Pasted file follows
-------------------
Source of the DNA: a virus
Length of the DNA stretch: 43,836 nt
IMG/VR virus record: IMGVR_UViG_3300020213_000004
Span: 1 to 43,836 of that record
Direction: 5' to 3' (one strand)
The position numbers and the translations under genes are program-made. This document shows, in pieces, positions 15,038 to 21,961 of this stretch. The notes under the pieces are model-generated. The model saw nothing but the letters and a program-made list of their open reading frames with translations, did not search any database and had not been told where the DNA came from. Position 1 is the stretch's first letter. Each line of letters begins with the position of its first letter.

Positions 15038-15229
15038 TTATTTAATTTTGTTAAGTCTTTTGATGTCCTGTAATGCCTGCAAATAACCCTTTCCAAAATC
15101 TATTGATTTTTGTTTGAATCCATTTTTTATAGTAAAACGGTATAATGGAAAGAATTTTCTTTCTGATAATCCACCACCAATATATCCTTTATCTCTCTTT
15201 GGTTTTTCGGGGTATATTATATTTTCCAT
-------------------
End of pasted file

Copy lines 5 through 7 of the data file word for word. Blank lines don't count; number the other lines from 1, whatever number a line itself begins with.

Direction: 5' to 3' (one strand)
The position numbers and the translations under genes are program-made. This document shows, in pieces, positions 15,038 to 21,961 of this stretch. The notes under the pieces are model-generated. The model saw nothing but the letters and a program-made list of their open reading frames with translations, did not search any database and had not been told where the DNA came from. Position 1 is the stretch's first letter. Each line of letters begins with the position of its first letter.

Positions 15038-15229